A clear majority of Canadians believe the government's response to Haiti's deadly earthquake was "just right," a poll done exclusively for CBC News indicates.
The poll, conducted from Jan. 20 to Jan. 26, asked respondents: "As you may have heard, Haiti has recently suffered from a devastating earthquake. From what you know, do you believe that the government of Canada's response to this disaster has been too slow, too fast, or just right?"
Sixty-six per cent of respondents answered "just right," while 16 per cent felt the government's response was" too slow" and seven per cent, "too fast." Ten per cent were undecided.
The poll was begun eight days after the Jan. 12 quake and conducted for CBC TV's current affairs program Power and Politics with Evan Solomon.
"Clearly, there is both broad sympathy with the human devastation and a strong sense that the Canadian government's response has been both swift and generous," EKOS president Frank Graves told CBC News.
But Canadians who identified themselves as Conservatives were more likely to favour the government's response than their Liberal or NDP counterparts.
More than 78 per cent of Conservative-leaning respondents answered "just right," compared with 66 per cent of Liberal respondents and 57 per cent of New Democrats.
Geographically, support for the government response was highest in Saskatchewan and Manitoba, at 73 per cent. It was lowest in British Columbia, at 62 per cent.
Slim majority approve resources
Asked about the resources given to the relief and reconstruction efforts in Haiti, a slim majority, or 51 per cent, of respondents felt it was "just the right amount." Eleven per cent felt the government should have given less, while 18 per cent felt it should have given more. A fifth of Canadians said they didn't know.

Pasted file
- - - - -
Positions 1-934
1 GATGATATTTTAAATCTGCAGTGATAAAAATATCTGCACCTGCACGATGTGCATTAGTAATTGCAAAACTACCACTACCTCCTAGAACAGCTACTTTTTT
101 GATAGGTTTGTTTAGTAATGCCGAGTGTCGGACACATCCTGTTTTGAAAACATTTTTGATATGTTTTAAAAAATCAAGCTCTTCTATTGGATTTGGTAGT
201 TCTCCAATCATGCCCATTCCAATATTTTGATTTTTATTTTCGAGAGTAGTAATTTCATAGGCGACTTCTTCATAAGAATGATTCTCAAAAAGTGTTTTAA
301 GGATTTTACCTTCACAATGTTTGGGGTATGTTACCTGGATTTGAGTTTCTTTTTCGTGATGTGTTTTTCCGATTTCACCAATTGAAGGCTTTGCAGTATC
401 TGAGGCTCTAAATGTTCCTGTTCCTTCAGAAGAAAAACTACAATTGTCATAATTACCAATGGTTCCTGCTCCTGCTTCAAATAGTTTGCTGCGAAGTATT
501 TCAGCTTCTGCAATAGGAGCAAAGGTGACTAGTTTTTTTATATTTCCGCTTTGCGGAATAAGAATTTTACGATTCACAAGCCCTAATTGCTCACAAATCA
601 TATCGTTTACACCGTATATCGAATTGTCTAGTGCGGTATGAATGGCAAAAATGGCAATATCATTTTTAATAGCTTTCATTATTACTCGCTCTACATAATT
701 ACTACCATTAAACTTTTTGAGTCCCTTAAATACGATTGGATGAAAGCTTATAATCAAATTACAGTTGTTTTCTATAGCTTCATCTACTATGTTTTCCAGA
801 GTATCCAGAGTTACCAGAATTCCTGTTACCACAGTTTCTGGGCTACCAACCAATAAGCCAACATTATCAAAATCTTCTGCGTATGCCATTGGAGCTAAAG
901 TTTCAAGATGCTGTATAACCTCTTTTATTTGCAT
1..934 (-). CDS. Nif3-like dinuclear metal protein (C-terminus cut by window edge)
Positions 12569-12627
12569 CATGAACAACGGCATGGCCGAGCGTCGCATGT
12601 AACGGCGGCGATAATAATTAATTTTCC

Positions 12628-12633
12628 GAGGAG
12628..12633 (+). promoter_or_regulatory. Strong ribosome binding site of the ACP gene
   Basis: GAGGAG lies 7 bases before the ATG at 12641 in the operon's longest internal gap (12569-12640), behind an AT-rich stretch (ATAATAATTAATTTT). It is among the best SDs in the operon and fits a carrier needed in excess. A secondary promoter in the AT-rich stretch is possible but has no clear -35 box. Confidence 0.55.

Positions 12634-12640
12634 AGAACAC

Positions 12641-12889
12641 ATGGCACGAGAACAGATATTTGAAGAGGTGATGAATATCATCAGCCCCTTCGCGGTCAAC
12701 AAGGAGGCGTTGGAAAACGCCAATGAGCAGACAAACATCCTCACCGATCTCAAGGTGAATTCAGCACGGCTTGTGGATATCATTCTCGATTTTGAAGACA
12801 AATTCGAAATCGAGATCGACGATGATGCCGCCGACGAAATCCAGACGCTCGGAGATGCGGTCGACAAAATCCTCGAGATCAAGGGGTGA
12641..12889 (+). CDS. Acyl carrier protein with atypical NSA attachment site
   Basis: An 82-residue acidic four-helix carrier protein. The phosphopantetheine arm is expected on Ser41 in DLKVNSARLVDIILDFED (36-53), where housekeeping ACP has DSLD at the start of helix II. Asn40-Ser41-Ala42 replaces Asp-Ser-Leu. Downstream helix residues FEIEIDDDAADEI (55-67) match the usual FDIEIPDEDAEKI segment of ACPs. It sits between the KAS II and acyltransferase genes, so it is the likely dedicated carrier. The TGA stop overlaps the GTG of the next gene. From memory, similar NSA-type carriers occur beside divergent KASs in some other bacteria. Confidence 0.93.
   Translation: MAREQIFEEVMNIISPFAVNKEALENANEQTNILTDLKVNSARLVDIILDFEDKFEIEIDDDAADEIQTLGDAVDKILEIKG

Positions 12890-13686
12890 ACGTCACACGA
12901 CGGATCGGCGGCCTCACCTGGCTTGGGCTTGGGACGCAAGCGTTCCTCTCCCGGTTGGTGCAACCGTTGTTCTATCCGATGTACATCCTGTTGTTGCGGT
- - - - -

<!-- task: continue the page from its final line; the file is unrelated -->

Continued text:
The poll suggests support is lukewarm at best for Canada's actions in the area of immigration. On Jan. 16, Immigration Minister Jason Kenney announced Canada would speed up immigration requests from Haitians with family in Canada and allow Haitians in Canada temporarily to extend their stays.
'Clearly there is … broad sympathy with the human devastation.'— EKOS President Frank Graves
Asked if the government should "temporarily loosen its rules to allow more Haitians to settle permanently here," 16 per cent strongly agreed it should, while 21 per cent answered it should certainly not. Of the remaining 63 per cent of respondents, almost half said they somewhat agreed, 22 per cent said they somewhat disagreed and just under 10 per cent said they didn't know.
Finally, fully 63 per cent of poll respondents agreed the government should focus on long-term assistance to rebuild the Caribbean country, compared with 37 per cent who would prefer short-term humanitarian assistance be the focus.
Overall, "what is clear is that there is a strong sense that the government has done well in the initial stages of the Haiti crisis," Graves said.
EKOS surveyed 3,206 Canadians over the age 18 from across the country. The margin of error for this survey was plus or minus 1.7 percentage points, 19 times out of 20.